From the Bayerisches Staatsoper Munich, Wagner Parsifal with a dream cast - René Pape, Jonas Kaufmann and Nina Stemme, Christian Gerhaher and Wolfgang Koch, conducted by Kirill Petrenko, directed by Pierre Audi. The production is vintage Audi - stylized, austere, but solidly thought-through.

Flight Soars High in Des Moines

Jonathan Dove’s innovative opera Flight is being lavished with an absolutely riveting new production at Des Moines Metro Opera’s resoundingly successful 2018 Festival.

Fledermaus Pops the Cork in Iowa

Like a fizzy bottle of champagne, Des Moines Metro Opera uncorked a zesty tasting of Johan Strauss’s vintage Die Fledermaus (The Bat).

A spritely summer revival of Falstaff at the ROH

Robert Carson’s 2012 ROH Falstaff is a bit of a hotchpotch, but delightful nevertheless. The panelled oak, exuding Elizabethan ambience, of the first Act’s gravy-stained country club reeks of the Wodehouse-ian 1930s, but has also has to serve as the final Act’s grubby stable and the Forest of Windsor, while the central Act is firmly situated in the domestic perfection of Alice Ford’s 1950s kitchen.

Down on the Farm with Des Moines’ Copland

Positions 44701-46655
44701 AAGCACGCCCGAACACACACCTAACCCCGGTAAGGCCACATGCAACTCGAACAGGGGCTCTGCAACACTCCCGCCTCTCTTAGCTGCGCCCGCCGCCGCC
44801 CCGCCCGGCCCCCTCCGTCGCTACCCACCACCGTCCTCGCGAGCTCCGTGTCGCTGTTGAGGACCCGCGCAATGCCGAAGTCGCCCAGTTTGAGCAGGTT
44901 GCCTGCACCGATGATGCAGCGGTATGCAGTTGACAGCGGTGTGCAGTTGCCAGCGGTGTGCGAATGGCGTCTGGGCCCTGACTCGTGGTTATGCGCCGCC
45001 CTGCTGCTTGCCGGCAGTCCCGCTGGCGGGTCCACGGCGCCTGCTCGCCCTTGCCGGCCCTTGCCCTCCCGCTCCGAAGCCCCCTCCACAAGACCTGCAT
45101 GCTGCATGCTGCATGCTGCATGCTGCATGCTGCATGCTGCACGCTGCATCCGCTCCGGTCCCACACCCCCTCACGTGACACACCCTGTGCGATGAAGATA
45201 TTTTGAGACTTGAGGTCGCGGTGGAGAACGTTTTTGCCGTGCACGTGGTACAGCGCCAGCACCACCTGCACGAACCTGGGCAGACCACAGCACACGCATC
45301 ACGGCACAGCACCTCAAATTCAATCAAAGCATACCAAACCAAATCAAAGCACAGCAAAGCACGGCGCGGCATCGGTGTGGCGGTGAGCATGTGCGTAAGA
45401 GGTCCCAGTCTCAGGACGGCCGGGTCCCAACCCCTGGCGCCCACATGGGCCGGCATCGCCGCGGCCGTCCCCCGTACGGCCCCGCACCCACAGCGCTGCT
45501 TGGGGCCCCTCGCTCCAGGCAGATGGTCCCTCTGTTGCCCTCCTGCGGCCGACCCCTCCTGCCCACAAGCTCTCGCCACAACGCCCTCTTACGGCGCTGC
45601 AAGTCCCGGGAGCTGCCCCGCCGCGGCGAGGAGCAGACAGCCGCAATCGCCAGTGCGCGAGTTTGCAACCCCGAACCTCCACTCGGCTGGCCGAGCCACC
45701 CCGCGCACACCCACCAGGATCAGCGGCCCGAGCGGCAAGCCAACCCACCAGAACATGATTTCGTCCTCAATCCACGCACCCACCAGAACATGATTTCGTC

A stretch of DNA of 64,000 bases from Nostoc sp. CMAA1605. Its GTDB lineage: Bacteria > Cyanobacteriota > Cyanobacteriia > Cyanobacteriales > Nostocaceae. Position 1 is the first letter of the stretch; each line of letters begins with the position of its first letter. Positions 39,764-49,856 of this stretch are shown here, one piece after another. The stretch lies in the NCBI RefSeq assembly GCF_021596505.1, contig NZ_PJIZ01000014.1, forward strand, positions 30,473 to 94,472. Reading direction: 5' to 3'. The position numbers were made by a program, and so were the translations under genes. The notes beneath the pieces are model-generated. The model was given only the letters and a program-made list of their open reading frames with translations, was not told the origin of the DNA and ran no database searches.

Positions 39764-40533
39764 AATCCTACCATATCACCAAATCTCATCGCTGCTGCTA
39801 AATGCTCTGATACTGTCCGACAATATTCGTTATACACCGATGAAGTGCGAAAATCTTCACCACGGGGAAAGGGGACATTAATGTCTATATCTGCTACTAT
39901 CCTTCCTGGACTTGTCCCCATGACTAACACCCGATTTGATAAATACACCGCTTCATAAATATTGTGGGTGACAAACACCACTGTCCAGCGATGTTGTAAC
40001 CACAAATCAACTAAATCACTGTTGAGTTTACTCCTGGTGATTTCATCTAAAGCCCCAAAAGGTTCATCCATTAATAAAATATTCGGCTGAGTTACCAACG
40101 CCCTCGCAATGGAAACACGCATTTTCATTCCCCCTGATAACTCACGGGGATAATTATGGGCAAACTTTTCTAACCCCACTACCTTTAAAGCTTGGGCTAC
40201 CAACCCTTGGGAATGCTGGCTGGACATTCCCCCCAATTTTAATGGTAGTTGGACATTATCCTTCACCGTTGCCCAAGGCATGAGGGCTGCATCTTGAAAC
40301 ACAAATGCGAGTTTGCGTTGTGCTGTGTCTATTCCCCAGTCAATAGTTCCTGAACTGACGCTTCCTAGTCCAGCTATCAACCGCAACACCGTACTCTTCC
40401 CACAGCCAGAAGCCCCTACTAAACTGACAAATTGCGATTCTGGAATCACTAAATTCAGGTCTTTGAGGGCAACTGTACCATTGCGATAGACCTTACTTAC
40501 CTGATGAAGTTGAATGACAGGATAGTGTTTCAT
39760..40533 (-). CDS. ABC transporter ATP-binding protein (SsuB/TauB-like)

Ingenious Des Moines Metro Opera continued its string of site-specific hits with an endearing production of Aaron Copland’s The Tender Land on the grounds of the Maytag Dairy farm.

Des Moines’ Ravishing Rusalka

Let me get right to the point: This is the Rusalka I have been waiting for all my life.

L'Ange de feu (The Fiery Angel)
in Aix

Prokofiev’s Fiery Angel is rarely performed. This new Aix Festival production to be shared with Warsaw’s Teatr Wielki exemplifies why.

Ariane à Naxos (Ariadne auf Naxos) in Aix

Yes, of course British stage director Katie Mitchell served up Richard Strauss’ uber tragic Ariadne on Naxos at a dinner table. Over the past few years Mme. Mitchell has staged quite a few household tragedies at the Aix Festival, mostly at dinner tables, though some on doorsteps.

The Skating Rink: Garsington Opera premiere